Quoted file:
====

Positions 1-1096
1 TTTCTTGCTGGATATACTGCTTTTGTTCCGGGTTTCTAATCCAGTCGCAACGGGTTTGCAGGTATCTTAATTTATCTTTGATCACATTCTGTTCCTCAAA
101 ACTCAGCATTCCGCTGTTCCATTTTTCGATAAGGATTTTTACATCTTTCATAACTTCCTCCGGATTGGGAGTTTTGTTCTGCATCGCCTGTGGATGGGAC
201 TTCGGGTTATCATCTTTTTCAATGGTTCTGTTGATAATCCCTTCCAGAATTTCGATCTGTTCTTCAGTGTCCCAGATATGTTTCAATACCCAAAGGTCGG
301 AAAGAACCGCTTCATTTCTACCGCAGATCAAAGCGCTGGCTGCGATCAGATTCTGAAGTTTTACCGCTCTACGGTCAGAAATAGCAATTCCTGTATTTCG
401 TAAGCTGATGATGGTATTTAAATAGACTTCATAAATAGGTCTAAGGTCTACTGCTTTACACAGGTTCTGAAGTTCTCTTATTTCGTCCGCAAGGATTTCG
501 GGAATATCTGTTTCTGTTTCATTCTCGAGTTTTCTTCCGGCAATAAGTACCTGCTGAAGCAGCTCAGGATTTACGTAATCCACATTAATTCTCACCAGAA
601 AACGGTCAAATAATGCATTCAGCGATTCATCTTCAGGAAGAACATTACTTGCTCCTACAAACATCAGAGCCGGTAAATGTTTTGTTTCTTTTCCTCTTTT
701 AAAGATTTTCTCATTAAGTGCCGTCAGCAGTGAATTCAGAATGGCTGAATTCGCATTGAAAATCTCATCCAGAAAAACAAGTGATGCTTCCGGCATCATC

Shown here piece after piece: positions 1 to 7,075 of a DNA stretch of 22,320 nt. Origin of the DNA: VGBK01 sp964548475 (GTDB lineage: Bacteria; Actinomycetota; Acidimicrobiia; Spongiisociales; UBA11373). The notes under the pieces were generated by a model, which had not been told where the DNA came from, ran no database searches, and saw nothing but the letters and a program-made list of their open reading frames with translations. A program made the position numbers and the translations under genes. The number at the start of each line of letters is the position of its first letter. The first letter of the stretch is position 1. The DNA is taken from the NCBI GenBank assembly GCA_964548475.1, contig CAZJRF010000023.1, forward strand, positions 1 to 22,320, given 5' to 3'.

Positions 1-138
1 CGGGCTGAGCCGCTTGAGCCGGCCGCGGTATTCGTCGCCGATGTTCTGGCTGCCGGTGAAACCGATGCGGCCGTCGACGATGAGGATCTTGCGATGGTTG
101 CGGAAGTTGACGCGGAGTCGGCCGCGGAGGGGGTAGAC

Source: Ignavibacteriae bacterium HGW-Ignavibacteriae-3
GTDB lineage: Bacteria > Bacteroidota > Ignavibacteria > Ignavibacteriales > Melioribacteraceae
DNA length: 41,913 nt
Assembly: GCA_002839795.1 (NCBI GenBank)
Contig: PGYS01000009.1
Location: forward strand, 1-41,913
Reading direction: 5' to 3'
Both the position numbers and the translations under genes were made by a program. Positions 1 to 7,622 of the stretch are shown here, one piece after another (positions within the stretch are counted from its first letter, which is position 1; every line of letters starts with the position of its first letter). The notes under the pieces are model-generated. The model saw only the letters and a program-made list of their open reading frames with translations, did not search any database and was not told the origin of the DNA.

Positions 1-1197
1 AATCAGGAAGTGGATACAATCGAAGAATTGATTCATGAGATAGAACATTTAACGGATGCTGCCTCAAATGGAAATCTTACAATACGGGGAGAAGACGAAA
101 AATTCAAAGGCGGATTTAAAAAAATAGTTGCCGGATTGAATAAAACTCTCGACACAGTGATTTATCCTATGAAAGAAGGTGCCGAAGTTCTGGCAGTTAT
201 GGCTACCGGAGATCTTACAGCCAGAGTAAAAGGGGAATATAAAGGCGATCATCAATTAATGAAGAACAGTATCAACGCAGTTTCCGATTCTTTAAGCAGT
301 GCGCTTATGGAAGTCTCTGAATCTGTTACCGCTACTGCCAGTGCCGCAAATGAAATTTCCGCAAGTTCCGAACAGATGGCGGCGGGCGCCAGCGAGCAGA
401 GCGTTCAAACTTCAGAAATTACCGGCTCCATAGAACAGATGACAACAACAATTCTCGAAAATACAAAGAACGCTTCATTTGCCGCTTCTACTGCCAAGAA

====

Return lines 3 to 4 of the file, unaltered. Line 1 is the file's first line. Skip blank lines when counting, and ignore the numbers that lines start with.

101 ACTCAGCATTCCGCTGTTCCATTTTTCGATAAGGATTTTTACATCTTTCATAACTTCCTCCGGATTGGGAGTTTTGTTCTGCATCGCCTGTGGATGGGAC
201 TTCGGGTTATCATCTTTTTCAATGGTTCTGTTGATAATCCCTTCCAGAATTTCGATCTGTTCTTCAGTGTCCCAGATATGTTTCAATACCCAAAGGTCGG